More than 950,000 people hunt and fish in Colorado every year. That’s second only to the ski industry.
Fact is, 70 percent of Colorado Parks and Wildlife’s annual budget comes from hunting and fishing license revenue.
“That includes everything. Both game and nongame species. Includes our wildlife re-introductions, threatened and endangered species,” Colorado Parks and Wildlife spokesman Jerry Neal said.
According to CPW, the cost of doing business has shot up like a pheasant on opening morning.
“Everything from maintaining our fish hatcheries to vehicle maintenance to just the cost of our wildlife management programs,” Neal said.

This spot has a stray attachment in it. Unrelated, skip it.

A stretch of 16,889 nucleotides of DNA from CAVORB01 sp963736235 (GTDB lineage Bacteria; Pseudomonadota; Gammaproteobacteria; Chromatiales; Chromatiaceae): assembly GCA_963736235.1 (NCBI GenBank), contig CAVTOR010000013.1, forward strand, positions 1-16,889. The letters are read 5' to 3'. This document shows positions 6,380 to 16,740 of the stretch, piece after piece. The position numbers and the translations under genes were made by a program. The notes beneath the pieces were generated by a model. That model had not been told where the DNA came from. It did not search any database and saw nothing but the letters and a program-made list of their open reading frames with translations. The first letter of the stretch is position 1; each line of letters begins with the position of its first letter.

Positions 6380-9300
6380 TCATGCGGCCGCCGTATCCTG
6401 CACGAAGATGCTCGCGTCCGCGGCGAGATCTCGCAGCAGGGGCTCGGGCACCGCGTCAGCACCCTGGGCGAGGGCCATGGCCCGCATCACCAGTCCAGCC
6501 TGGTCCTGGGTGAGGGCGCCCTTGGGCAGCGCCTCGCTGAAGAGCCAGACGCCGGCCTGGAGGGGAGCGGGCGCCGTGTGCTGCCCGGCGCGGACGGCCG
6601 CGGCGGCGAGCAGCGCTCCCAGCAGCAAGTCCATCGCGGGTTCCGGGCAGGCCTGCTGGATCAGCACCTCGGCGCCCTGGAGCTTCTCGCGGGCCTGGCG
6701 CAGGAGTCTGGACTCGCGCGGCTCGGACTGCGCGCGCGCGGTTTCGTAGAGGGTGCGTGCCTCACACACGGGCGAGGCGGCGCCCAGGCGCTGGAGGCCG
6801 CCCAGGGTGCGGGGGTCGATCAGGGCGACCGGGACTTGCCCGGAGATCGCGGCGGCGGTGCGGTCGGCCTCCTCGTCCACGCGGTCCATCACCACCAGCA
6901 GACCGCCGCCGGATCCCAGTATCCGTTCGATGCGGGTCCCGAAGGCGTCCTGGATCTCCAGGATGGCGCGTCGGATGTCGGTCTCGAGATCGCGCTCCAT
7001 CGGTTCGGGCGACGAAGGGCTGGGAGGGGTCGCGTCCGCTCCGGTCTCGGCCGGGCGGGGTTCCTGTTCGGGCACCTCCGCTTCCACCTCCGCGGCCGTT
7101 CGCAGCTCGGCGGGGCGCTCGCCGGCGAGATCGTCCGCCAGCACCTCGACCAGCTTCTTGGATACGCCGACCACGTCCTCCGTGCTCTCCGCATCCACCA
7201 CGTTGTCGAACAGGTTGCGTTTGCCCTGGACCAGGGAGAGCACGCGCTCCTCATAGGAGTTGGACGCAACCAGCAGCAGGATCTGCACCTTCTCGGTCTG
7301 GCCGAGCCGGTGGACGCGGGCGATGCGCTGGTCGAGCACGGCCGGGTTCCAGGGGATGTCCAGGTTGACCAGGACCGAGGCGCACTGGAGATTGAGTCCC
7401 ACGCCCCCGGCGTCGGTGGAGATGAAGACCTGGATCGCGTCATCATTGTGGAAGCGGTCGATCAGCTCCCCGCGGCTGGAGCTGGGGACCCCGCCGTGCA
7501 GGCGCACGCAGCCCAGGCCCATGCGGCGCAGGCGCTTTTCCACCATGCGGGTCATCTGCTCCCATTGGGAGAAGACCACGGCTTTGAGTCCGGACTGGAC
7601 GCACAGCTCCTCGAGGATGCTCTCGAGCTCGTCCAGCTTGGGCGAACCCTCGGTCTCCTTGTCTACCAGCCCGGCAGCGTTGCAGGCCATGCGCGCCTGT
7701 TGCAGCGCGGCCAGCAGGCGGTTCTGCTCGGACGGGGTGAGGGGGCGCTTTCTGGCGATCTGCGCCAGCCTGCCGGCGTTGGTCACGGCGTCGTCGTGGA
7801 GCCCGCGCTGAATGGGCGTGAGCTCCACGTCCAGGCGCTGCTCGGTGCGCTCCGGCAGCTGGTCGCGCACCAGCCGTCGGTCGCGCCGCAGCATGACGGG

The current cashless climate has prompted the CPW to contemplate raising hunting and fishing tags up to 100 percent. For example, you want to hunt a buck? Now it would cost you $45 but could eventually cost you $90. That’s a lot of bucks for a buck.
“A hundred percent is a, makes me sick to my stomach,” a customer at Cabela’s said Wednesday.
“I’ll probably still pay it. I mean what are you going to do? They gotcha, they gotcha,” said another.
Whatever the increase, from 0 to 100 percent, the voters of Colorado will be the ones who decide.